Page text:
I’m not positive, because I am far from an expert on GCC, but I believe you can (or at least should) only select one optimization level at a time. There are a number of different things that could be done to optimize a program. In GCC, these are controlled by individual flags, each of which controls a specific optimization action. I believe that the different levels end up setting different combinations of optimization flags. In the version I use, I can set a level, and I can also control some other optimization flags from the IDE. If you select more than one level at a time, you may end up with a combination of flags.

You could try setting various combinations of levels, and then look at what flags actually get set.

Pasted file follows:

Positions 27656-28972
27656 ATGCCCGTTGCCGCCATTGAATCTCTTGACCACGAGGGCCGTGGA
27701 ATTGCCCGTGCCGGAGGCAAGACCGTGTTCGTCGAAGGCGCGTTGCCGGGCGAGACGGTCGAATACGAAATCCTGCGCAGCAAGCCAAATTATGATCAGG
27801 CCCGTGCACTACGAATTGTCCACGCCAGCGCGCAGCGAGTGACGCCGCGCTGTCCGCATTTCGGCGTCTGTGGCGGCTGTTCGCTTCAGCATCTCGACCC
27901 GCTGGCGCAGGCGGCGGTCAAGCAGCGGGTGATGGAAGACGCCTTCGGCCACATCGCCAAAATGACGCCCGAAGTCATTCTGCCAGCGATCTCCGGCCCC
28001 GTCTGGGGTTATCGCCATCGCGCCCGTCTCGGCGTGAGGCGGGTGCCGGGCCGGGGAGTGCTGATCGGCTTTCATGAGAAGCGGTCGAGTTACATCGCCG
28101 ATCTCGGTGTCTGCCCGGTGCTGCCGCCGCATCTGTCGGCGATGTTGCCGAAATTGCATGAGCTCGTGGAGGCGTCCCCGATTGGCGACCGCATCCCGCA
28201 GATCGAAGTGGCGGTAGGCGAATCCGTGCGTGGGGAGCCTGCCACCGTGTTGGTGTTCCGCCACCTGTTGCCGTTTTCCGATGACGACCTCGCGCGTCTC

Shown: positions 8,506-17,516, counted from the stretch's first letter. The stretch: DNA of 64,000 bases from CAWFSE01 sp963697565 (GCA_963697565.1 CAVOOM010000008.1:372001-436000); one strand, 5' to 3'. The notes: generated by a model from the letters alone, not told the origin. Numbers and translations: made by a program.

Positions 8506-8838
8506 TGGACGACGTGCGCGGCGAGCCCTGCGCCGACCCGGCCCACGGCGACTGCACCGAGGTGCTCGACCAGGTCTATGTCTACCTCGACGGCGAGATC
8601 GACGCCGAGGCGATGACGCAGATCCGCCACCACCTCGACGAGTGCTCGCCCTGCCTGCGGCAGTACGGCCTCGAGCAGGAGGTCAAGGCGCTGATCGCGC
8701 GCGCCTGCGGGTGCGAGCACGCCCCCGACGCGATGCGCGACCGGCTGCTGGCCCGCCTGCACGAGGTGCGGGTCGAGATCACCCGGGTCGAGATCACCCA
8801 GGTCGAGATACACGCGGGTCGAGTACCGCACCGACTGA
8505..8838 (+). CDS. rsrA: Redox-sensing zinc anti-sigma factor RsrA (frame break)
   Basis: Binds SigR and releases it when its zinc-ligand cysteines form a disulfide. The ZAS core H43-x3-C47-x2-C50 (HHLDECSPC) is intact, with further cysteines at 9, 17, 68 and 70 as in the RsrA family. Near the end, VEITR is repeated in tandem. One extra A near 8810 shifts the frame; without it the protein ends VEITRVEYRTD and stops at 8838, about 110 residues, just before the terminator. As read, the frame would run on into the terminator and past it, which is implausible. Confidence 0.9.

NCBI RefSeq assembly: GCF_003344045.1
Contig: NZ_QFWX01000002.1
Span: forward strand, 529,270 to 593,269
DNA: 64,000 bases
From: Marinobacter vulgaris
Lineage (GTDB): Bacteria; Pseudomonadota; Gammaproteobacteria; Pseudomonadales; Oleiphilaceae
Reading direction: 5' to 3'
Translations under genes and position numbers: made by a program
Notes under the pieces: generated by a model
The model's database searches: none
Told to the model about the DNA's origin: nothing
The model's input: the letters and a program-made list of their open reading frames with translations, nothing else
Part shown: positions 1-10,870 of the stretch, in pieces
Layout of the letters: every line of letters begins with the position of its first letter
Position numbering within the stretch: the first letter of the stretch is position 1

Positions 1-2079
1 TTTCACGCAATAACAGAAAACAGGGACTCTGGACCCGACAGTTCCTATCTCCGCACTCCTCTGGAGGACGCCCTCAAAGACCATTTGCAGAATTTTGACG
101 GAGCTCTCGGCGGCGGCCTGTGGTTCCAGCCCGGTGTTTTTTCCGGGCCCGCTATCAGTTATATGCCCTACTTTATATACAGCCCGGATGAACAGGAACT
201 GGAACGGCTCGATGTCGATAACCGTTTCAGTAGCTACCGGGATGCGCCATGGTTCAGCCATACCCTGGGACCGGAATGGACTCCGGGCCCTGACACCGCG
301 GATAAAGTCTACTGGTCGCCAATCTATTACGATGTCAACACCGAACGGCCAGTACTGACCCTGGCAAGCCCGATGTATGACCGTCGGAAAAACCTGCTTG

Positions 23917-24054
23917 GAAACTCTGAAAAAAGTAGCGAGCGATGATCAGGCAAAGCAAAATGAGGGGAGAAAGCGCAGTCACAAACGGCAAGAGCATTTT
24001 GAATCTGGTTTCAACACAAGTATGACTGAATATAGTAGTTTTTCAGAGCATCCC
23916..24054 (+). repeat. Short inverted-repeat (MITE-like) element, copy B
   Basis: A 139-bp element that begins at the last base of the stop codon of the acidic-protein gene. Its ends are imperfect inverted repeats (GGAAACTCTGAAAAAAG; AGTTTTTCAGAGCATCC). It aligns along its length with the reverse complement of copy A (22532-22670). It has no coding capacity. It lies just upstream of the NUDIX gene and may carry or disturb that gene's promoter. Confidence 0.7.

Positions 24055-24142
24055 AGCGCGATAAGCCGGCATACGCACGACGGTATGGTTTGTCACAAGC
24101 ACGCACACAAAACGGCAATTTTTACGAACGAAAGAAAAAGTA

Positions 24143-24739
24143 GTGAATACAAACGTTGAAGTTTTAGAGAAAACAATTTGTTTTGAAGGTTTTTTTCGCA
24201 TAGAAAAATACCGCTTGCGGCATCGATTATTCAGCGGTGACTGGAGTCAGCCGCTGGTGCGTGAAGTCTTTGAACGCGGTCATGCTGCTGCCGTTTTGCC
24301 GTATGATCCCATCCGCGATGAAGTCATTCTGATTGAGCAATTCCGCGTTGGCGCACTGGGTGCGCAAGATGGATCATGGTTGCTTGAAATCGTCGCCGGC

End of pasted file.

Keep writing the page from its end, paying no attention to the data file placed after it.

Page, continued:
Keep in mind that optimizing for one attribute may be detrimental to another. In general, with any compiler, going from no optimization to the first level of optimization will result in an increase in speed and a decrease in size. This is because a bunch of unnecessary stuff gets thrown out. When you start optimizing beyond that, you may start trading off speed for size. Optimization can also play havoc with debugging, particularly single stepping. And some optimizations may mess with others. (That is, “Some combinations of flags may result in code that does not work as expected!”)

I would recommend that you come up with some sort of benchmark so you have an idea of the effect of different optimizations. Size is easy, you can just look at the resulting code size. Speed is a bit more challenging. You may not even need any speed optimization, but only you can make that determination.

You may want to get a copy of the book “An Introduction to GCC for the GNU Compiler gcc and g++”, written by Brian Gough. Published by Network Theory Limited ISBN 0-9541617-9-3

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